In Moore’s 10 years, the Royals have planned and opened a major stadium renovation, developed and traded away a Cy Young winner, have been host to an All-Star Game, nearly doubled attendance, and played what is generally viewed as the franchise’s most disappointing (2009) and greatest (2015) seasons in its history.
The Royals have played 1,650 games, including 31 in the postseason, and created a lifetime of memories for a generation of fans whose parents will never forget Buddy Bell saying it can always get worse.
Moore has been defiant and humble, feisty and conciliatory, hopeful and discouraged, and both laughed and cried in this stadium. His kids have grown up here. He has been the general manager long enough for seven hitting coaches, seven opening day starting pitchers and two contract extensions for Alex Gordon. He’s likely spoken to more groups of Kansas Citians than anyone other than the mayor.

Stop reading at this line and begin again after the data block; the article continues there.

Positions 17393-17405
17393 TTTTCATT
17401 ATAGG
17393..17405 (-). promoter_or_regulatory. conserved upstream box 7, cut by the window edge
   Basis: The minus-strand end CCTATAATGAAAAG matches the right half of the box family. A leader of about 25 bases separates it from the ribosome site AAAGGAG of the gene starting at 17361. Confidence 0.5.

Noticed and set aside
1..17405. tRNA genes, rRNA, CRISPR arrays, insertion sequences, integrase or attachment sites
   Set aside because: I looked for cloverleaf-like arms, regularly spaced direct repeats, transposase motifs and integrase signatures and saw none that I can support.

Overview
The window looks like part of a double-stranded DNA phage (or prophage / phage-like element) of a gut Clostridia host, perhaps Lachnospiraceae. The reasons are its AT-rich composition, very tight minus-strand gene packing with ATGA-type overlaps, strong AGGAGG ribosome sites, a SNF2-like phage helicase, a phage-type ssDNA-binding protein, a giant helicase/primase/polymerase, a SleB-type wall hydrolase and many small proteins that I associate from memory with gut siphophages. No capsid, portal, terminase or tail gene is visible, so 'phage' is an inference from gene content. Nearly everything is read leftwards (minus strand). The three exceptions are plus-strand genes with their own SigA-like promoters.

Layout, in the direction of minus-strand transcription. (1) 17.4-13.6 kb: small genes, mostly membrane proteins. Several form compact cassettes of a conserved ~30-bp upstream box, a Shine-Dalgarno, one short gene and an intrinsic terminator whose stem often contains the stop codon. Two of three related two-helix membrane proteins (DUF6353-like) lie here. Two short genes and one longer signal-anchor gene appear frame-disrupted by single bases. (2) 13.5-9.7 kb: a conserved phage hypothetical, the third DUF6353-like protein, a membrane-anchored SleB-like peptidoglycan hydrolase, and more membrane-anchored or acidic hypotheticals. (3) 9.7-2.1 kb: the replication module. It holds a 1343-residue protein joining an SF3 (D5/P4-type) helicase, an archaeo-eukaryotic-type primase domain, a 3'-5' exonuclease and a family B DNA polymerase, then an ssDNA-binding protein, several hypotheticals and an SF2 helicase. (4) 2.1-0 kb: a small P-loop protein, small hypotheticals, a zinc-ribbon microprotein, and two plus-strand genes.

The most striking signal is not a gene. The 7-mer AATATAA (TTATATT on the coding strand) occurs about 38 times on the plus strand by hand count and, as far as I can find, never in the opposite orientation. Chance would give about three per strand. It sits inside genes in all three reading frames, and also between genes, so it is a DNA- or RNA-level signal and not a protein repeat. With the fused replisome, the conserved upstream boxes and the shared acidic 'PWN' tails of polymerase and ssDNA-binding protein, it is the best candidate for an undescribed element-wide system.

One of the images Moore remembers from his first year on the job is a father and son walking into Kauffman Stadium, dad in a Royals hat and powder blue shirt, son in a Red Sox jersey with Dustin Pedroia’s name on the back. Now, he sees the stadium packed, the streets around town full of people with blue shirts and jerseys.
This is what he’s proud of, even more than the flags and rings. Some people will read that and not understand, or be frustrated, and there was a time that would’ve bugged Moore. The backlash to his comments about feeling like he’d won the World Series in 2013 infuriated him. But it’s different now.
He knows what he means, and maybe now that the city is full of love for baseball again, more fans do too.
“A lot of things have to go your way to win a championship,” he says. “But I think we can always have a product on the field, a team on the field, and a group that understands the importance of connecting with the community. A group that cares about winning, and winning for one another. You can always have a very good baseball environment.”